Virginia Woolf  --  A Room of One’s Own
  • Her bookmark was soon ahead of his in Middlemarch, and she was on Zola before he was done.
    Abraham Verghese  --  Cutting for Stone
  • Brooke standing for Middlemarch?
    George Eliot  --  Middlemarch
  • Middlemarch.
    Abraham Verghese  --  Cutting for Stone
  • I accused him of meaning to stand for Middlemarch on the Liberal side, and he looked silly and never denied it—talked about the independent line, and the usual nonsense.
    George Eliot  --  Middlemarch
  • For who of any consequence in Middlemarch was not connected or at least acquainted with the Vincys?
    George Eliot  --  Middlemarch
  • Well, my dear, you will not find any Middlemarch young man who has not something against him.
    George Eliot  --  Middlemarch
  • But I shall not marry any Middlemarch young man.
    George Eliot  --  Middlemarch
  • Rosamond felt that she might have been happier if she had not been the daughter of a Middlemarch manufacturer.
    George Eliot  --  Middlemarch
  • Only a few children in Middlemarch looked blond by the side of Rosamond, and the slim figure displayed by her riding-habit had delicate undulations.
    George Eliot  --  Middlemarch
  • In fact, most men in Middlemarch, except her brothers, held that Miss Vincy was the best girl in the world, and some called her an angel.
    George Eliot  --  Middlemarch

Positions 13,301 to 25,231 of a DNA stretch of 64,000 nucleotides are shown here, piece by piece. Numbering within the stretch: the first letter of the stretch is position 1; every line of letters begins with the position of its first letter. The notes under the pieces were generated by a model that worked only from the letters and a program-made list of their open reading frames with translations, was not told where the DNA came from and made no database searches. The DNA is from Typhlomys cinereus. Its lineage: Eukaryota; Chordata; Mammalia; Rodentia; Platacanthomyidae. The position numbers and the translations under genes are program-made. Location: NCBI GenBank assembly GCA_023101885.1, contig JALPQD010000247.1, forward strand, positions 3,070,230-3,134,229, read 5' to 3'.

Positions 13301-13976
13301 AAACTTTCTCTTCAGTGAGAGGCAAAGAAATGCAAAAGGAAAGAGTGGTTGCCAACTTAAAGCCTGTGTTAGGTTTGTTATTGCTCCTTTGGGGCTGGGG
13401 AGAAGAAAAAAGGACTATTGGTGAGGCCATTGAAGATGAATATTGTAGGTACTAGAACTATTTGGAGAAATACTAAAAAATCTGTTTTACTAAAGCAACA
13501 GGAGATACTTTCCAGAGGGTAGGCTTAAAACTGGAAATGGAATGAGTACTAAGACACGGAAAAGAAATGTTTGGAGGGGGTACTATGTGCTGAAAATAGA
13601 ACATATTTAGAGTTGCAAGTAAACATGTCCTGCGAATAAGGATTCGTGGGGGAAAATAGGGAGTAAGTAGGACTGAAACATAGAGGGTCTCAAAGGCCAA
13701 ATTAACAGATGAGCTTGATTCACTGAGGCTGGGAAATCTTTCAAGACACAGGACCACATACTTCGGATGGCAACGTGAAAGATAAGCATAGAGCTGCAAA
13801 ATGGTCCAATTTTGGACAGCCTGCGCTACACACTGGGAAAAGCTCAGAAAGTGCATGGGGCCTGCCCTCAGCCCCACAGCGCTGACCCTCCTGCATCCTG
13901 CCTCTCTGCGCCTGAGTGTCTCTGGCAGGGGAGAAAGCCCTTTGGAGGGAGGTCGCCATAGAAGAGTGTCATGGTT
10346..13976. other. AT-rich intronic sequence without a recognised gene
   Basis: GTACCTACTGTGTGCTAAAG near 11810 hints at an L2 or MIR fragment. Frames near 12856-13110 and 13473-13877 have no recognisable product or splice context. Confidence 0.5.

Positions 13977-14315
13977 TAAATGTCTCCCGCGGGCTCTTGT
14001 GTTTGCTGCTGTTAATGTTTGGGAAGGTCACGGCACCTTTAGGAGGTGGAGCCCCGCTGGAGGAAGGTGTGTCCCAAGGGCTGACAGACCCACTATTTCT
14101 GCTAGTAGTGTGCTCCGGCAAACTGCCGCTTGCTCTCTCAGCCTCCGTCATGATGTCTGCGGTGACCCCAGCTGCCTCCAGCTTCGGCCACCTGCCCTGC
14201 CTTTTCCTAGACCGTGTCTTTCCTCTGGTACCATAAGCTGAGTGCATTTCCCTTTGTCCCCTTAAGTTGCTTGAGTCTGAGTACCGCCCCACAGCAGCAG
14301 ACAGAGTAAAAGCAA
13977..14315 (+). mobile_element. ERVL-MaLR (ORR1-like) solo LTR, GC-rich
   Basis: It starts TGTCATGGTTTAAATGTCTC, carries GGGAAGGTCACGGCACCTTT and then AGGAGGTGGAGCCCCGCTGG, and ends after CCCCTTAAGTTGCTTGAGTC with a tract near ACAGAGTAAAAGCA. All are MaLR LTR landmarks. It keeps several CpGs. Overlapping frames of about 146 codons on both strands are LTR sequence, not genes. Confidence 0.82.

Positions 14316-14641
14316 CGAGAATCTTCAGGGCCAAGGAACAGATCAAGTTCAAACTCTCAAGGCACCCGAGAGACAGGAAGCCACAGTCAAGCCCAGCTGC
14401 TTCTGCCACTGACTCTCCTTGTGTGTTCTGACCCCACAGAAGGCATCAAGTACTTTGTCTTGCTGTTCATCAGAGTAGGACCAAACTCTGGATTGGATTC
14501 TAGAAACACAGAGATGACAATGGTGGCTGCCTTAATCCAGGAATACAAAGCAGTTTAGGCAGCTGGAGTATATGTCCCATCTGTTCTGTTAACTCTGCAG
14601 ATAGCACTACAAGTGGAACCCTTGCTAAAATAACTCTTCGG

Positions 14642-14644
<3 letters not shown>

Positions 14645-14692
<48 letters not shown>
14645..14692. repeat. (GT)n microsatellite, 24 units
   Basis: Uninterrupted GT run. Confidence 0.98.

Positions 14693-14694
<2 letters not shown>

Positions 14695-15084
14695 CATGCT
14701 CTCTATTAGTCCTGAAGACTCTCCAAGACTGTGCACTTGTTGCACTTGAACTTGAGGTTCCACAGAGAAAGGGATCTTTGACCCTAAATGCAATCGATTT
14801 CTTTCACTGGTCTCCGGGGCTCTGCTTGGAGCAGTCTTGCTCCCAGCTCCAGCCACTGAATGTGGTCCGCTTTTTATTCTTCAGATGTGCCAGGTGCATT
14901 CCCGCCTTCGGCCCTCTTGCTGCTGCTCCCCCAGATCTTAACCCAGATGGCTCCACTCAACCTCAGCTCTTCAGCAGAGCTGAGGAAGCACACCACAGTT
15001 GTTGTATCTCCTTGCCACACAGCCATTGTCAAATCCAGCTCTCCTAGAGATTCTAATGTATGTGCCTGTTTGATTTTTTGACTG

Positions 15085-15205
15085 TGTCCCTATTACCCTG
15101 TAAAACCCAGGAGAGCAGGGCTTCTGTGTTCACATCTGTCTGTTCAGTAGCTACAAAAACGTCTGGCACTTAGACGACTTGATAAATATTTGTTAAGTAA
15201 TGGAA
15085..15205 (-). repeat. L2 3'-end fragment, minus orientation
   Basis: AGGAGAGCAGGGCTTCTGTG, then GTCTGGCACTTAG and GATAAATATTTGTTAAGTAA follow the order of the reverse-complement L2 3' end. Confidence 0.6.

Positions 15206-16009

• "Middlemarch has not a very high standard, uncle," said Rosamond, with a pretty lightness, going towards her whip, which lay at a distance.
    George Eliot  --  Middlemarch
  • Ever since that important new arrival in Middlemarch she had woven a little future, of which something like this scene was the necessary beginning.
    George Eliot  --  Middlemarch
  • "The standard of that profession is low in Middlemarch, my dear sir," said the banker.
    George Eliot  --  Middlemarch
  • "I have not yet been pained by finding any excessive talent in Middlemarch," said Lydgate, bluntly.
    George Eliot  --  Middlemarch
  • I couldn’t foresee everything in the trade; there wasn’t a finer business in Middlemarch than ours, and the lad was clever.
    George Eliot  --  Middlemarch
  • Still, I repeat, there was a general impression that Lydgate was something rather more uncommon than any general practitioner in Middlemarch.
    George Eliot  --  Middlemarch
  • Does it seem incongruous to you that a Middlemarch surgeon should dream of himself as a discoverer?
    George Eliot  --  Middlemarch
  • He would be a good Middlemarch doctor, and by that very means keep himself in the track of far-reaching investigation.
    George Eliot  --  Middlemarch
  • Such was Lydgate’s plan of his future: to do good small work for Middlemarch, and great work for the world.
    George Eliot  --  Middlemarch
  • Middlemarch, in fact, counted on swallowing Lydgate and assimilating him very comfortably.
    George Eliot  --  Middlemarch
  • Yes, and you will find Middlemarch very tuneless.
    George Eliot  --  Middlemarch